Search Results: "Joe McGinniss"


BOOK REVIEW

THE ROGUE by Joe McGinniss
BIOGRAPHY & MEMOIR
Released: Sept. 20, 2011

"Absolutely no dirt goes unstirred."
A bestselling author returns from "Palinland" with colorful stories, none flattering, about its most famous resident. Read full book review >

BOOK REVIEW

THE MIRACLE OF CASTEL DI SANGRO by Joe McGinniss
NON-FICTION
Released: May 1, 1999

"Up to the last 40 pages, an entertaining and often moving read."
This venture into the murky waters of Italian soccer begins as a radical departure for the best-selling journalist McGinnis (The Last Brother, not reviewed, etc.), known more for his true crime volumes than his sports reporting. Read full book review >

BOOK REVIEW

GOING TO EXTREMES by Joe McGinniss
Released: Sept. 22, 1980

"Engrossing reading and an addition to the basic Alaska shelf."
Alaska: where the whites live out their dreams or go bonkers, and the Natives sport attachÉ cases or swig straight from the bottle. Read full book review >

BOOK REVIEW

THE DREAM TEAM by Joe McGinniss
Released: Jan. 1, 1972

"Easily entertaining and those horse race sequences really hug the rail."
Mr. McGinniss, he of the best-Selling of the President, has written about another nameless writer who, along with a casually annexed young girl, Jennifer, and a friend, Blaine, has been playing the horses for 25 years with a System and a blind assumption that he can win. Read full book review >

BOOK REVIEW

THE LAST BROTHER by Joe McGinniss
BIOGRAPHY & MEMOIR
Released: Oct. 1, 1993

"Caveat emptor."
Can one sympathize with a rich, powerful, boozing, aging roue of a US senator? Read full book review >

BOOK REVIEW

CRUEL DOUBT by Joe McGinniss
NON-FICTION
Released: Oct. 21, 1991

"Exciting reading that edges out Bledsoe's account and, no doubt, will hit the charts and find a home there."
Reporting on the same crime as Jerry Bledsoe in Blood Games (see above), McGinniss (Blind Faith, 1988; Fatal Vision, 1983, etc.) again shows why he heads the ranks of true-crime authors—delivering a page-burner of shifting suspicions, macabre ironies, and reversals of field too extreme for fiction. Read full book review >

BOOK REVIEW

BLIND FAITH by Joe McGinniss
FICTION & LITERATURE
Released: Jan. 17, 1988

"A lively true-crimer, then, with a touch of moral fire—and another likely hit for McGinniss."
A con brio account of a real-life Double Indemnity murder: a philandering, debtdriven insurance man has his beautiful wife executed for the promise of a cool million and a half in insurance money. Read full book review >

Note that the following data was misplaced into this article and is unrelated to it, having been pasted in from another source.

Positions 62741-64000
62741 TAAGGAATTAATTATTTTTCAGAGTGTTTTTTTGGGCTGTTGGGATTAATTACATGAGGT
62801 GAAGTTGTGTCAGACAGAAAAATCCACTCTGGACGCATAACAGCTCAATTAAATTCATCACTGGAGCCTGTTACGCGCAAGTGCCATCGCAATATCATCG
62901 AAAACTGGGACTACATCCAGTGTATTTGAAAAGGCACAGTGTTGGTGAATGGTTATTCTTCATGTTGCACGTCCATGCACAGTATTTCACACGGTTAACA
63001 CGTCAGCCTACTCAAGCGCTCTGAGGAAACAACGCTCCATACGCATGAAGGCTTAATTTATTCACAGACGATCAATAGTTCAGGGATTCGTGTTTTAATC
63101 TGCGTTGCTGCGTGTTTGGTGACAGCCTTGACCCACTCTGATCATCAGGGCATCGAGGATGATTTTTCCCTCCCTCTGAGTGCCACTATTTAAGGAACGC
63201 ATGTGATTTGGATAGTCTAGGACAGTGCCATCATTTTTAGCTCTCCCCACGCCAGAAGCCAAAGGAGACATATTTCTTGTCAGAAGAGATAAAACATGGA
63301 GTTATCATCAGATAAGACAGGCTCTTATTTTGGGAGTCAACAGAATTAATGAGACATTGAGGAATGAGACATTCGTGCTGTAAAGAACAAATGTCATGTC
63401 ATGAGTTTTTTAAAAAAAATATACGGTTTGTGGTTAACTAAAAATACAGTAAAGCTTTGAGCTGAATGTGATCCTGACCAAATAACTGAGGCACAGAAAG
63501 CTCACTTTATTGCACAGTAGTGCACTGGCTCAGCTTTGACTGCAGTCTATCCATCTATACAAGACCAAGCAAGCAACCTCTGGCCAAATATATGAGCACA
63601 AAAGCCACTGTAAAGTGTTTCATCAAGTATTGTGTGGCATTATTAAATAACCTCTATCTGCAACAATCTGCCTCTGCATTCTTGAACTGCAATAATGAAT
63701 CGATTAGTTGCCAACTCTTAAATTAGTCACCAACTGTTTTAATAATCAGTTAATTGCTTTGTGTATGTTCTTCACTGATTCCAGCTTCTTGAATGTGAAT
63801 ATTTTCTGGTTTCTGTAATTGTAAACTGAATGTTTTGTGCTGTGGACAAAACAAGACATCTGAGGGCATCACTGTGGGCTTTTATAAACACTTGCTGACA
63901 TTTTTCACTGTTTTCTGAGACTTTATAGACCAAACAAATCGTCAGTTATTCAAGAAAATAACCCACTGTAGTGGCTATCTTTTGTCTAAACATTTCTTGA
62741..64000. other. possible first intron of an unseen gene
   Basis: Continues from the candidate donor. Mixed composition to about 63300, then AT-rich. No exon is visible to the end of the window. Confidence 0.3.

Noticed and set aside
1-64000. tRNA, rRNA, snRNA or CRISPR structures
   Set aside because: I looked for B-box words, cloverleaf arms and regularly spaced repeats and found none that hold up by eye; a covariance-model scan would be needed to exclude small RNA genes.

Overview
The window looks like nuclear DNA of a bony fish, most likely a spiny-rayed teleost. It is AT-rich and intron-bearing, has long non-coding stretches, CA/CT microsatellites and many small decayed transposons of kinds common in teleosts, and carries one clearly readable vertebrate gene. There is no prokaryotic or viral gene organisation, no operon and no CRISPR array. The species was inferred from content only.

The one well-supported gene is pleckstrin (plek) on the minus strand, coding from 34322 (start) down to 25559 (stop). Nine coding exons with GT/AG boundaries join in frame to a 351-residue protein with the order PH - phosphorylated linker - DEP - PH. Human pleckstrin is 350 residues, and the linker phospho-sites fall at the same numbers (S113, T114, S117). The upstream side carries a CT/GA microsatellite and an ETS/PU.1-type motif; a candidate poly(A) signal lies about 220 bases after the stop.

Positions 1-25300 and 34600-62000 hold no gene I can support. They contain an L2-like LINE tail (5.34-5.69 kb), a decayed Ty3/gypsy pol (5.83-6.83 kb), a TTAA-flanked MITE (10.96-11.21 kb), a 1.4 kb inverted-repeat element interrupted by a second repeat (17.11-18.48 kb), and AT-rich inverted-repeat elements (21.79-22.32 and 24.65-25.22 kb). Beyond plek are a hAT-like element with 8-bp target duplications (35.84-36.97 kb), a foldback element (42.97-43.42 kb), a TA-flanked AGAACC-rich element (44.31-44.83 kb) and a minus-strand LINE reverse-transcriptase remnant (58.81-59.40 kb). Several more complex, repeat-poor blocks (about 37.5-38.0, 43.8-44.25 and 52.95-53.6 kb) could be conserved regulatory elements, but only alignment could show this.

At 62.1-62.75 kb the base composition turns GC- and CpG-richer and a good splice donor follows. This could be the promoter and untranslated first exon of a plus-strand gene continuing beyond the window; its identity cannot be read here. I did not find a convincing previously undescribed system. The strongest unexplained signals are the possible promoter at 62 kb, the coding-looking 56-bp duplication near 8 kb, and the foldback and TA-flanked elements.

BOOK REVIEW

FATAL VISION by Joe McGinniss
NON-FICTION
Released: Sept. 16, 1983

"But, if not in a league (by a long shot) with such crime-reconstructions as In Cold Blood and The Executioner's Song, this is a rigorous, journalistic approach to strange, engrossing material—and grimly rewarding for the patient, observant reader."
At 4 A.M. one morning in 1970, at Fort Bragg, No. Read full book review >

BOOK REVIEW

THE SELLING OF THE PRESIDENT by Joe McGinniss
BIOGRAPHY & MEMOIR
Released: Oct. 1, 1969

"Part published in the August Harper's."
This is the beginning of a whole new concept. . . . Read full book review >

BOOK REVIEW

JOE by Ron Padgett
NON-FICTION
Released: Oct. 1, 2004

"Written with profound admiration and affection, but the author should have hit Delete more frequently. (38 b&w and color photos and illustrations)"
A fond chronicle of the nearly 40-year friendship between poet Padgett (Great Balls of Fire, not reviewed) and artist Brainard, who died of AIDS-related pneumonia in 1994. Read full book review >

BOOK REVIEW

JOE by Larry Brown
FICTION & LITERATURE
Released: Oct. 1, 1991

"It's lean, mean, and original."
With this, his fourth book in as many years, Brown delivers on the huge promise of his first, the tough-as-nails collection of stories, Facing the Music. Read full book review >

BOOK REVIEW

JOE JOE by Mary Serfozo
CHILDREN'S
Released: Sept. 30, 1993

``Bang''; ``bong''; ``hop''; ``stop'': each word appears twice, in large type and also creatively integrated into a sequence of illustrations depicting a small boy exploring his yard and neighborhood, making noise by dragging a stick along a picket fence and by banging on garbage pails, then considering a stop sign, splashing and squishing through puddles, and finally bringing his muddy footprints home—where Mom greets his dawning awareness of the tracks he's just made with rueful indulgence. Read full book review >